You can contribute to your favorite charity when building your estate plan. You can designate money or assets for donation in terms of your will, but there are other ways to ensure that charitable contributions reach their intended recipients. People often set up a revocable or irrevocable trust that allows you, the grantor, to designate specific charities and other beneficiaries.
To qualify for a charitable trust, at least one of the beneficiaries must be a non-profit, public charity or private foundation. Depending on how it is structured, the grantor (if still living) or their heirs may qualify as beneficiaries.
There are many benefits
Along with supporting favorite organizations, there are other benefits to creating a charitable trust:
- It creates a family legacy and sets an example for future generations to follow suit
- The trust can generate income for the tax-exempt charity, but it could also do so for grantors and beneficiaries.
- It can avoid capital gains tax.
- It can turn an unprofitable property or asset into cash that may then get reinvested.
There are two common types of charitable trusts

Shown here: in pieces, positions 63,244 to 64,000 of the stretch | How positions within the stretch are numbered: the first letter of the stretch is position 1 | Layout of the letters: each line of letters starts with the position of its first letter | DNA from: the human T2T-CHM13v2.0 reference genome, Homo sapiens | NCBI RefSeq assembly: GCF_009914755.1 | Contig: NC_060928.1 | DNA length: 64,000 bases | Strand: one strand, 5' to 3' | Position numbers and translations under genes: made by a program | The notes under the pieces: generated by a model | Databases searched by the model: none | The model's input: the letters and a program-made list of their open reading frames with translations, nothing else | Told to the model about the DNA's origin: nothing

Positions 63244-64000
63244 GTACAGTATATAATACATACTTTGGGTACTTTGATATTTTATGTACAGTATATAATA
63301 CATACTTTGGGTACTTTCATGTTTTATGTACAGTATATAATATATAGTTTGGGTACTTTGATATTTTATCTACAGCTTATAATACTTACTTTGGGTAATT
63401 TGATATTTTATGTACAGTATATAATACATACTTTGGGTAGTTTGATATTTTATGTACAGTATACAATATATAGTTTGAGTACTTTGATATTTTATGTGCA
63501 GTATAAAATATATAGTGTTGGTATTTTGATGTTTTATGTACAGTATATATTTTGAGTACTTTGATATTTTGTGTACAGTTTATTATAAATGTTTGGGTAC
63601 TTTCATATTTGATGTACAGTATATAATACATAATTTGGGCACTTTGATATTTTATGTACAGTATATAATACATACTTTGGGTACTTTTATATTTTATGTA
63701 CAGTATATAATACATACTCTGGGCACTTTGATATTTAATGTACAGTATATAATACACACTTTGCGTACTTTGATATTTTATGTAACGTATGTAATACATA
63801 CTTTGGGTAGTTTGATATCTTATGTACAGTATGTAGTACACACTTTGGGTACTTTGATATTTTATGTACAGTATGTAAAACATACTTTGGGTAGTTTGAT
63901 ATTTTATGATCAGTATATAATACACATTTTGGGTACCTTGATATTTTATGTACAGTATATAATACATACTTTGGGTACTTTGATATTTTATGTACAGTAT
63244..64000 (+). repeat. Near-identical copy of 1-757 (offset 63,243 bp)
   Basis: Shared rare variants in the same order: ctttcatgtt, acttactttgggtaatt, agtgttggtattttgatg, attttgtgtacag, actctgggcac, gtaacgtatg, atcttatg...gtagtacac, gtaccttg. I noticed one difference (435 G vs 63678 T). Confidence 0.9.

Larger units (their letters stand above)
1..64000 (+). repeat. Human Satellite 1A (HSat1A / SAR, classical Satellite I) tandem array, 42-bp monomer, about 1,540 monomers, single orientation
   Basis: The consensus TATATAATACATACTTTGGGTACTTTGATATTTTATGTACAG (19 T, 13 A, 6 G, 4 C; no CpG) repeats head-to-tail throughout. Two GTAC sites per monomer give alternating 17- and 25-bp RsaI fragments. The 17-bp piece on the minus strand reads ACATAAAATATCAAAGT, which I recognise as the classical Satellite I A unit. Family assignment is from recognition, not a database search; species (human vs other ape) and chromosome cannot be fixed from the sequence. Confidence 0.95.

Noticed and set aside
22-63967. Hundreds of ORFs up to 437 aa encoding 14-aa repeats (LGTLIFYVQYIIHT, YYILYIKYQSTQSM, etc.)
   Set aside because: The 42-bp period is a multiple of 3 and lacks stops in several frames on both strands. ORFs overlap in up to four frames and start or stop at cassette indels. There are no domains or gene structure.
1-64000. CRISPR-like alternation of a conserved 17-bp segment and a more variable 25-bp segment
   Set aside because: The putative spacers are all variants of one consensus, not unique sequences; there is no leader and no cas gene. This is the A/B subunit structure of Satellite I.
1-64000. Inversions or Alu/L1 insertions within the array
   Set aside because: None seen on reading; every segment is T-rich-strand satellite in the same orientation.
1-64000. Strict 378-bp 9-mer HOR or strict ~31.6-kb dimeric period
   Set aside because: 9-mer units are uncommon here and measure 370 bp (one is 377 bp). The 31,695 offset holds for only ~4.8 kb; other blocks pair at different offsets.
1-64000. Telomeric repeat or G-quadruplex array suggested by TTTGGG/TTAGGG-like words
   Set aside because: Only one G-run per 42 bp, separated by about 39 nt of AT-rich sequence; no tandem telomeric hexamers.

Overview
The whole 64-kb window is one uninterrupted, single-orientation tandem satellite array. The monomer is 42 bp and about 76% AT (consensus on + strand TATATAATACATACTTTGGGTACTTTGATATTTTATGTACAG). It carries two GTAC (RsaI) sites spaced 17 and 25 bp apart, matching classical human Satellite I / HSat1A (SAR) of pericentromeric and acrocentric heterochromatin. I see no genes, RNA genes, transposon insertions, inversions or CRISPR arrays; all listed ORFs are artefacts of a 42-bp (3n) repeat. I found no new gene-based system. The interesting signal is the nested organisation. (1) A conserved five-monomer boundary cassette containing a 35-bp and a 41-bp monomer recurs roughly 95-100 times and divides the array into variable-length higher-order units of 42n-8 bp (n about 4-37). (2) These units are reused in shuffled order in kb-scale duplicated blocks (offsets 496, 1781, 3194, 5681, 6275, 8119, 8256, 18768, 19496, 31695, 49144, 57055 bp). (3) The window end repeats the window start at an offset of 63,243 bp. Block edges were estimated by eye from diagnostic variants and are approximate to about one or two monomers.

Trusts are as individual as the grantors who create them and the goals they plan for, but there are two common types of charitable trusts:
Charitable lead funds: A charitable lead fund is a trust established for a certain period, during which designated charities receive payments according to the fund schedule. At the end of the defined term of the trust, the remaining funds go to the private beneficiaries you identify. These funds prioritize charitable donations over private payments.
Charitable remainder funds: A charitable remainder fund also allows you to designate individual beneficiaries and charities. Choose as many of each as you wish, but at least one must be an individual. The trust remains valid for a predetermined period. Beneficiaries receive funds throughout that period. Then, the charity you designate for the remainder gets the balance. This fund prioritizes fund distribution with a final settlement option.
Creating a legacy
A trust or charitable fund can give you peace of mind that an estate’s resources are handled as the grantor planned it. It may make the most sense for those who prioritize personal and economic legacies.